Thanks for your comments over the years, muchly appreciated!
Yes, indeed! The review and comments are exceptionally well written. This man does a great job of maintaining his vehicle!
The under/over tightening of the lugs was certainly enough to cause the rotors to warp. Remember, they go through heat cycles and that is when the warp occurs. If you have alloy rims, you should re-torque the lugs after a 100 miles or so. You could loose a wheel if you don't.
The slow drop in fuel mileage may be caused by carbon deposits. I gave our vehicles a "Seafoam" treatment, and all of them improved in throttle response. Another reason for dropping fuel mileage could be a vacuum leak after the MAF sensor.
Thanks again for your attention to detail!
This is the original reviewer, and owner of the subject 2002 Ford Explorer, providing my yearly update.
As of today, my Explorer has 133,487 miles, so I have added 13,718 miles in the past year since my last update. That reflects a bit higher than normal use, since my average had previously been just under 11,000 miles per year. The extra use was mainly a result of a driving trip to Nova Scotia, during which the Explorer ran great and got pretty decent highway gas mileage, like 24, 25, 26 mpg. Actually, the word "superlative" is probably more appropriate than "decent", given that the EPA estimates are around 18 mpg.
During the past year, routine maintenance included changing oil several times (every 3,000 to 3,500 miles), checking the fluid level in the front and rear differentials (every 12,000 miles), changing the air filter (every 12,000 miles), and buying new windshield wiper blades. I also bought a new battery, and in preparation for the long trip to Nova Scotia, had the cooling system flushed, had the fuel filter changed, and had the transmission fluid changed, all at 124,421 miles. Those items were coming up as part of routine maintenance, anyway, so I wanted it done preemptively.
In my previous update, I noted that the front passenger side wheel bearing had needed to be replaced. Well, the driver's side bearing needed to be replaced as well about 12,000 miles later, at 130,665 miles. One minute it was fine, then I drove over a curb, and it must have been the final straw in changing the wheel's aspect on the spindle, because it immediately started making this horrendous grinding, snapping noise as the roller needles in the bearing were broken and ground apart. No further worries about the ball joints, though, as suggested in the previous post, so those fears at least appeared groundless for now.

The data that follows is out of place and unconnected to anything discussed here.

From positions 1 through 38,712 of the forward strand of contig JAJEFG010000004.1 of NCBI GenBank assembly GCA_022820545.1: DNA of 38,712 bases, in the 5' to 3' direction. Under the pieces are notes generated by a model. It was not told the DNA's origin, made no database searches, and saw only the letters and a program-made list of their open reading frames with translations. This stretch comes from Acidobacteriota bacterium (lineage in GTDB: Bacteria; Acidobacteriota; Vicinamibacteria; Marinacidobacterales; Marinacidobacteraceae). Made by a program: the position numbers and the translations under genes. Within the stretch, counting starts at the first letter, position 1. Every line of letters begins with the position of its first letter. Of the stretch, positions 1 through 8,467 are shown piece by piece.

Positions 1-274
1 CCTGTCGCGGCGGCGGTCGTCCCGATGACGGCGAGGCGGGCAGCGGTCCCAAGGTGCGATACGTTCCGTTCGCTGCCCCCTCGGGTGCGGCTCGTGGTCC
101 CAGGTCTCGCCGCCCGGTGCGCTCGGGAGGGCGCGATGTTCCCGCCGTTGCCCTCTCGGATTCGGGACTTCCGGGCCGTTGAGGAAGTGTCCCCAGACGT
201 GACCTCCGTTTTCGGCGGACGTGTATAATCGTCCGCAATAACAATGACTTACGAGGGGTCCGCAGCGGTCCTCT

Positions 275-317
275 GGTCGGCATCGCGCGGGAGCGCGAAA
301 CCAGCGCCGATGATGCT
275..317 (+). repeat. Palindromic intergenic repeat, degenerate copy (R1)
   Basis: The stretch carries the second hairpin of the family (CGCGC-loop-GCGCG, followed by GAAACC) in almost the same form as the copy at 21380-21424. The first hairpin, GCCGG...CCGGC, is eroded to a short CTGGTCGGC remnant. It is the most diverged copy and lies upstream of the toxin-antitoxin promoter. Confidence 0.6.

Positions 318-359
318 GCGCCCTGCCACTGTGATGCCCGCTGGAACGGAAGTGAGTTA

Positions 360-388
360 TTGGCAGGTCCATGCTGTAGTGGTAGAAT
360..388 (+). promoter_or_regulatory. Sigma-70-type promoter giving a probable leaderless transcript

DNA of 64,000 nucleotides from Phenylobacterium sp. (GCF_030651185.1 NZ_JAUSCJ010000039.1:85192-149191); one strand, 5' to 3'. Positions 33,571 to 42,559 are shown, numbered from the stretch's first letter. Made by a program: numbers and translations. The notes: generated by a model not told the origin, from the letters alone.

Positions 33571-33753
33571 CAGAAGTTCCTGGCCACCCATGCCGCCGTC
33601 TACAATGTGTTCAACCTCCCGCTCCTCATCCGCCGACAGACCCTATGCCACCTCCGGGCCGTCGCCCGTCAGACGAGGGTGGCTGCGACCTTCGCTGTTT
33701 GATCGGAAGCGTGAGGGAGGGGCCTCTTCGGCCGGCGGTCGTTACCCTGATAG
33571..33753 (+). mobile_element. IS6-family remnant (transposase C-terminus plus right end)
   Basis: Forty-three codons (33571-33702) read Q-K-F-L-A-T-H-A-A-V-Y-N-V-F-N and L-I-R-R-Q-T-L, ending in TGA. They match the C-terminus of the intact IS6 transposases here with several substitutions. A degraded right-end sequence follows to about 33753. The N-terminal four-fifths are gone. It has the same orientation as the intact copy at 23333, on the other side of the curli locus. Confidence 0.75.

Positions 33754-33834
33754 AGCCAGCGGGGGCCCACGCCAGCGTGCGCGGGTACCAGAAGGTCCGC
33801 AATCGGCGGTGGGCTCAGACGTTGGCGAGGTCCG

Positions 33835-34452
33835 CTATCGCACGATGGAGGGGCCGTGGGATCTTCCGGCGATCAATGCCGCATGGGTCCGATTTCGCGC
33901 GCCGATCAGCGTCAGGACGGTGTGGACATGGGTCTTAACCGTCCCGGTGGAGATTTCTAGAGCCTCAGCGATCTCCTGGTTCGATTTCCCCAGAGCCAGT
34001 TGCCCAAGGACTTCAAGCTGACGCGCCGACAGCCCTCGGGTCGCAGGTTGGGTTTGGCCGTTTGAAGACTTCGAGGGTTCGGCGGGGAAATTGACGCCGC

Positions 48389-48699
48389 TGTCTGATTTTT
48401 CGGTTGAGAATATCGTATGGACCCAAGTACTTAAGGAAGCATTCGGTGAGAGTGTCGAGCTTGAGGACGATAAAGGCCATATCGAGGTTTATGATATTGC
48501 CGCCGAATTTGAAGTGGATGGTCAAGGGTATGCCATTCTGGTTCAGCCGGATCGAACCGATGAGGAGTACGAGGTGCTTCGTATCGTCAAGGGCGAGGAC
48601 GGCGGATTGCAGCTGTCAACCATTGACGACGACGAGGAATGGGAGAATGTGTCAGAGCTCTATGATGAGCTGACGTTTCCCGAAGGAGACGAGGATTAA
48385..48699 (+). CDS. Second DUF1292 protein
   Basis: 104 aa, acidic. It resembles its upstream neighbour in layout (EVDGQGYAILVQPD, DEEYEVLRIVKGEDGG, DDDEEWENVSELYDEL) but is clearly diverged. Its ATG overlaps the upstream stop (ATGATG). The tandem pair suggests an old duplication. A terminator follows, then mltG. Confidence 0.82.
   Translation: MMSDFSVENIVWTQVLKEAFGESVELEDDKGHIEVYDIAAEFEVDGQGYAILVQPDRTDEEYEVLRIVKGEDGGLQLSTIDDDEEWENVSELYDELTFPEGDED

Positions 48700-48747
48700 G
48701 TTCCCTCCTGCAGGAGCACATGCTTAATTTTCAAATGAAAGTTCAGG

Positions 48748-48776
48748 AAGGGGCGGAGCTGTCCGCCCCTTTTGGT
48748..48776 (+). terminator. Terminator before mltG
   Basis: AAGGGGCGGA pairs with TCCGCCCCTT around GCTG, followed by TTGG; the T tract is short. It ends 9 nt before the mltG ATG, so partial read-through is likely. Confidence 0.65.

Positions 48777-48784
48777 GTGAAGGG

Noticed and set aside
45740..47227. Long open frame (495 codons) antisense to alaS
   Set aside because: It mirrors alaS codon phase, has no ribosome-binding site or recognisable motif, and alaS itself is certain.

I finally experienced some "check engine light" hell, fueling my deeper fears about what happens to new cars when they become used cars. The CEL came on at 132,805 miles, and was diagnosed as an EVAP code, and the garage replaced the fuel cap and reset the code. Less than 400 miles later, the CEL came on again at 133,163 miles with the same code. The garage admitted that they just routinely replace the gas cap because it is, in their words, "the problem 98% of the time." So this time, they did a smoke test on the vapor capture system, and discovered a loose fitting on a hose that connects or snaps into the evaporation canister. Rather than replace the canister or hose, which they thought would cost up to $500, they were able to clean and replace the fitting at 133,315 miles. We'll see how long that lasts.
I plan to drive the car for as long as it will go. It still runs and drives well, and there don't seem to be any other looming problems. Rust holes on the insides of the tailgate are getting more pronounced, but haven't actually rusted through yet, only bubbled up severely. Everything else is still working fine. Now I just need to buy new tires before winter. The way things look at present, I have hopes that the Explorer will be able to be around long enough to get the full use (50-60 thousand miles) out of a new set of tires. It is still a good running, good driving car, and still looks good, no visible rust and good paint despite the fact that it's about to become a 10 year old vehicle. We'll see where we are next year.